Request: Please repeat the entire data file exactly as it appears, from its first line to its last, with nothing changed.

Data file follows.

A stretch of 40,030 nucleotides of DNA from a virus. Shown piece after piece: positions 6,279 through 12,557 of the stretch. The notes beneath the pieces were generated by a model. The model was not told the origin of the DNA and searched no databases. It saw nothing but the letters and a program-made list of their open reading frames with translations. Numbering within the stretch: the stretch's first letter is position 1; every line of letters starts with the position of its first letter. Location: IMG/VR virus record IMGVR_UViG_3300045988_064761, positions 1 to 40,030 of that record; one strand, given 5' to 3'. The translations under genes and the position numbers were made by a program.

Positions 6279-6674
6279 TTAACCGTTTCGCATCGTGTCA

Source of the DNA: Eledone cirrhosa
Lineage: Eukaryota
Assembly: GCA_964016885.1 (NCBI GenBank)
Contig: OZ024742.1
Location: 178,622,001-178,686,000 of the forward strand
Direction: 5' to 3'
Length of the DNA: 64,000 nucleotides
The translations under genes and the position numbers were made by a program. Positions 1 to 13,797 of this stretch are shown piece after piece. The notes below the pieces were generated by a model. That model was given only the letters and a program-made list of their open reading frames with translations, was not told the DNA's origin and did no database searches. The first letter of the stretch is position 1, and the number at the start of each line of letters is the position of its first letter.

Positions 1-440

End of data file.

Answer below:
A stretch of 40,030 nucleotides of DNA from a virus. Shown piece after piece: positions 6,279 through 12,557 of the stretch. The notes beneath the pieces were generated by a model. The model was not told the origin of the DNA and searched no databases. It saw nothing but the letters and a program-made list of their open reading frames with translations. Numbering within the stretch: the stretch's first letter is position 1; every line of letters starts with the position of its first letter. Location: IMG/VR virus record IMGVR_UViG_3300045988_064761, positions 1 to 40,030 of that record; one strand, given 5' to 3'. The translations under genes and the position numbers were made by a program.

Positions 6279-6674
6279 TTAACCGTTTCGCATCGTGTCA

Source of the DNA: Eledone cirrhosa
Lineage: Eukaryota
Assembly: GCA_964016885.1 (NCBI GenBank)
Contig: OZ024742.1
Location: 178,622,001-178,686,000 of the forward strand
Direction: 5' to 3'
Length of the DNA: 64,000 nucleotides
The translations under genes and the position numbers were made by a program. Positions 1 to 13,797 of this stretch are shown piece after piece. The notes below the pieces were generated by a model. That model was given only the letters and a program-made list of their open reading frames with translations, was not told the DNA's origin and did no database searches. The first letter of the stretch is position 1, and the number at the start of each line of letters is the position of its first letter.

Positions 1-440